Massey Given More Time In Mine Probe Standoff The Mine Safety and Health Administration has extended the deadline for Massey Energy to avoid federal seizure. The coal mining firm fears complying with federal regulators' request will impede its own investigation.
NPR logo Massey Given More Time In Mine Probe Standoff

Massey Given More Time In Mine Probe Standoff

Coal mine owner Massey Energy now has until Friday to avoid a federal seizure of its Upper Big Branch coal mine in West Virginia, where 29 mineworkers died in an explosion in April.

The federal Mine Safety and Health Administration extended a noon Wednesday deadline, which was set after the agency cited Massey for impeding a joint state and federal investigation of the April disaster.

Investigators want to feed water to the cutting tool or shearer on the longwall mining machine. Multiple sources familiar with the investigation have told NPR that the longwall shearer is one possible ignition source for the explosion. The shearer has a number of water sprayers that help control explosive coal dust and sparks that are generated by the cutting of coal and rock. Investigators believe some of the sprayers are missing, clogged or broken. That could be a contributing factor in the blast.

The working condition of the sprayers can't be determined without feeding water to the devices and seeing whether they operate properly.

In its citation, MSHA claims acting Upper Big Branch mine supervisor Charlie Bearse refused to provide a water connection even after being told his refusal was impeding the Upper Big Branch investigation.

Bearse was defiant, according to the citation.

"Charlie Bearse has directly denied entry to MSHA's investigations teams ... which impedes the investigation," the citation says. "Mr. Bearse was told that this action impedes MSHA's investigation and that a violation ... would be issued to which he replied, 'Serve it to my name.' "

Bearse is also president of the Massey subsidiary that operates the company's Freedom Mine #1 in Pike County, Ky., which is the target of the Labor Department's first-ever attempt to get a federal court injunction forcing compliance with federal mine safety laws.

"This is the second time the operator has violated this section of the mine act for delaying MSHA's investigation process," the Upper Big Branch citation reads.

Under federal mine safety law, MSHA has the authority to seize control of the mine and order out all Massey employees, investigators and officials if the company persists in impeding a mine accident investigation.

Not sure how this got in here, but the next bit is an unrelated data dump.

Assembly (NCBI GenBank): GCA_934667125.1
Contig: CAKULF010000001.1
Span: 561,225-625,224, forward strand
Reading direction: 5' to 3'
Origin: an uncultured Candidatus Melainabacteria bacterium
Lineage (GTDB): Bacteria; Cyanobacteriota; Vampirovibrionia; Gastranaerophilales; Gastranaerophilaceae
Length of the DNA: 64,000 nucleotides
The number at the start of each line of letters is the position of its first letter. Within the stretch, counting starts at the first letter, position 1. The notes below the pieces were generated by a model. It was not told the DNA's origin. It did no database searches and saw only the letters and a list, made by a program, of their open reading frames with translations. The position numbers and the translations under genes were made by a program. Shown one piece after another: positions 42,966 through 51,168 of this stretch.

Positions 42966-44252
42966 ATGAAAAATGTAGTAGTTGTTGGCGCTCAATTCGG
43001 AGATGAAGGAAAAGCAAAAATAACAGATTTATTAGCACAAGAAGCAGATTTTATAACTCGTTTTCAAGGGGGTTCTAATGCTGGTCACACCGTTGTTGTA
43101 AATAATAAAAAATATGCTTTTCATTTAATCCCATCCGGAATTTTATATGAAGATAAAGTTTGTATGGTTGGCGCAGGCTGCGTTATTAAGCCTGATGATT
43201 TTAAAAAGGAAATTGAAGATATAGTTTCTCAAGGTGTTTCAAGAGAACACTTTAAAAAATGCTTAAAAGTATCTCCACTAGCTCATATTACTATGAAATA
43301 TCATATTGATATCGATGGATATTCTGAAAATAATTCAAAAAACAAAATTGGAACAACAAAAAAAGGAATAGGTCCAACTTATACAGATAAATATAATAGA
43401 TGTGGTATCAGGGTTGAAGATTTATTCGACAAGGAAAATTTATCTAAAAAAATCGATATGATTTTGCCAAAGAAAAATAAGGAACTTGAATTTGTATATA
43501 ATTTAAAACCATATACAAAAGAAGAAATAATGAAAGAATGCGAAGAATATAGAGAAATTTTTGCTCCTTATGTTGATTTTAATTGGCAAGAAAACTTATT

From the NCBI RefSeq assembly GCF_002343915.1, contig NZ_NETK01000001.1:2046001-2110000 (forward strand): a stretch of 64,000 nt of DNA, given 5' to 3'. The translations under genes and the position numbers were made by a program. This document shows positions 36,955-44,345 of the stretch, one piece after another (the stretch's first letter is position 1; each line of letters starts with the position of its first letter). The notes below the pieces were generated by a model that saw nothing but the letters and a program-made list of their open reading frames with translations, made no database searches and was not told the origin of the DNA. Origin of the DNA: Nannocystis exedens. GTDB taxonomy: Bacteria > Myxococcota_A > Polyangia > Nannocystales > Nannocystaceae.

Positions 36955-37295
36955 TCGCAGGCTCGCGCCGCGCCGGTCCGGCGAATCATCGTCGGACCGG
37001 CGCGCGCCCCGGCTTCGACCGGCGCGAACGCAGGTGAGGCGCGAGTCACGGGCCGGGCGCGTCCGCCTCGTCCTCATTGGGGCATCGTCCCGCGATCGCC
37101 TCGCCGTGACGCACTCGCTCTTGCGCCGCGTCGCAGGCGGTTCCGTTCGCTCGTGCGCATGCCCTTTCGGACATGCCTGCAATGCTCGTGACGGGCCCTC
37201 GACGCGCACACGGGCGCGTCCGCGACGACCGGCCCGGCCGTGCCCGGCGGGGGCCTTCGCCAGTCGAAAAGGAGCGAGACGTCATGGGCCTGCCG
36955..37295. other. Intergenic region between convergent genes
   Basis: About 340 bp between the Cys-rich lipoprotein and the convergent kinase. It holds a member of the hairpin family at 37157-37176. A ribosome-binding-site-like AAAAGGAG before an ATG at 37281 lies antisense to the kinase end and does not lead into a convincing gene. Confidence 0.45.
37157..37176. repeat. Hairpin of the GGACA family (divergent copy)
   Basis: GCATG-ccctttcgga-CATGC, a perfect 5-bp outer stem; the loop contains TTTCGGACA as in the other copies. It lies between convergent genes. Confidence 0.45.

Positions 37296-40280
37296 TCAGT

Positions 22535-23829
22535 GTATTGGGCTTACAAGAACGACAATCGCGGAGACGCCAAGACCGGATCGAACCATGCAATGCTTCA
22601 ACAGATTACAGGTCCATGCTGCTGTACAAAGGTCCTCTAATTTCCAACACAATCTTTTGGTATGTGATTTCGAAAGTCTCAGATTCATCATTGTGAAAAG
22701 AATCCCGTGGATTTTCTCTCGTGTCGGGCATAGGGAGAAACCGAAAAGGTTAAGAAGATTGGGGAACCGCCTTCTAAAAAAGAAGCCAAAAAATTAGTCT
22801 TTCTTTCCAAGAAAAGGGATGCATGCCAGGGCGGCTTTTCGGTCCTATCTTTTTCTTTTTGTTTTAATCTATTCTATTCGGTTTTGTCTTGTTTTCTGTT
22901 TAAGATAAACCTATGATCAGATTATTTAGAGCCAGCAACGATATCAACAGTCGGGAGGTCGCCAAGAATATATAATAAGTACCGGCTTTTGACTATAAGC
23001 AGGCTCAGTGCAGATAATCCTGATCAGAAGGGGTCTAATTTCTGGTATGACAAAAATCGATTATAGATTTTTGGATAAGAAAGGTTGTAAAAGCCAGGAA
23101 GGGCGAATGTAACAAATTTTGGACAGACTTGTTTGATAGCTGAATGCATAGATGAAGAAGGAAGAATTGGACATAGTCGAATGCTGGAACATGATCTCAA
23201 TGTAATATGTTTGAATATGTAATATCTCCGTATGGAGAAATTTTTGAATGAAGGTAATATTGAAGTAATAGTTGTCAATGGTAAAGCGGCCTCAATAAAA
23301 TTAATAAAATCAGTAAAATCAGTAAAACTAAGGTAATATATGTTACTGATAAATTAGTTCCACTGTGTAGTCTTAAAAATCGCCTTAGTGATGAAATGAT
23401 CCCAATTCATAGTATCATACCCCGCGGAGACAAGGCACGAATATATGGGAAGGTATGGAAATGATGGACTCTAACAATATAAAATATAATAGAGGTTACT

Massey says it is still conducting its own investigation of the accident and worries that water from the sprays will destroy evidence.

"It is imperative that the area around the shearer be thoroughly evaluated for key evidence before inundating it with water," says Shane Harvey, Massey's vice president and general counsel.

Methane monitors are mounted on 30-foot-long continuous miners like this one because methane gas collects in pockets near the roofs of mines. File photo hide caption

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File photo

Methane monitors are mounted on 30-foot-long continuous miners like this one because methane gas collects in pockets near the roofs of mines.

File photo

Massey is required by federal law to conduct its own investigation of the accident.

The company is especially concerned about a crack in the mine floor that it believes is the source of the fuel for the explosion. That crack and what might have come out of it is central to an ongoing battle between Massey's hired experts and federal and state investigators.

"MSHA appears reluctant to allow any investigation that may reach a conclusion different than the one MSHA reached mere days after the explosion on April 5," Harvey adds.

MSHA officials have said they believe the explosion was triggered by methane gas and was then fed by coal dust. Until last week, Massey also blamed the blast on methane, claiming a massive infusion of the gas poured in from the crack in the mine floor near the shearer on the longwall mining machine. Massey's theory also suggests the explosion was unavoidable and cannot be blamed on poor safety practices.

Early Wednesday, Massey CEO Don Blankenship repeated the company's new theory about the explosion's cause in a speech at an industry gathering in New York. Blankenship said natural gas, and not methane, poured from the crack before the explosion.

"That's not something you would normally be guarding against," Blankenship said, because natural gas is not typically released during coal mining.

Harvey said later Wednesday that the company's own "analyses show that [gas] ... emissions [at the mine] contain constituents consistent with natural gas as opposed to coal bed methane. The company's experts currently believe that this natural gas inundated the mine on April 5 and provided the fuel for the explosion."

Methane is a primary component of natural gas, according to the Natural Gas Supply Association, but natural gas also includes other combustible gases.

MSHA has yet to comment on Massey's new theory about the cause of the blast.

Blankenship also told the industry gathering Wednesday that the Massey board of directors, which he chairs, is considering a takeover by another company. He called it "a bigger possibility as part of deliberating on shareholder value."

The Massey board is scheduled to meet next week to consider several reported buyout offers. But neither Blankenship nor Harvey would say more about a possible company sale. "We're always looking at [merger and acquisition] opportunities," Harvey says. "But we never discuss them until they're complete."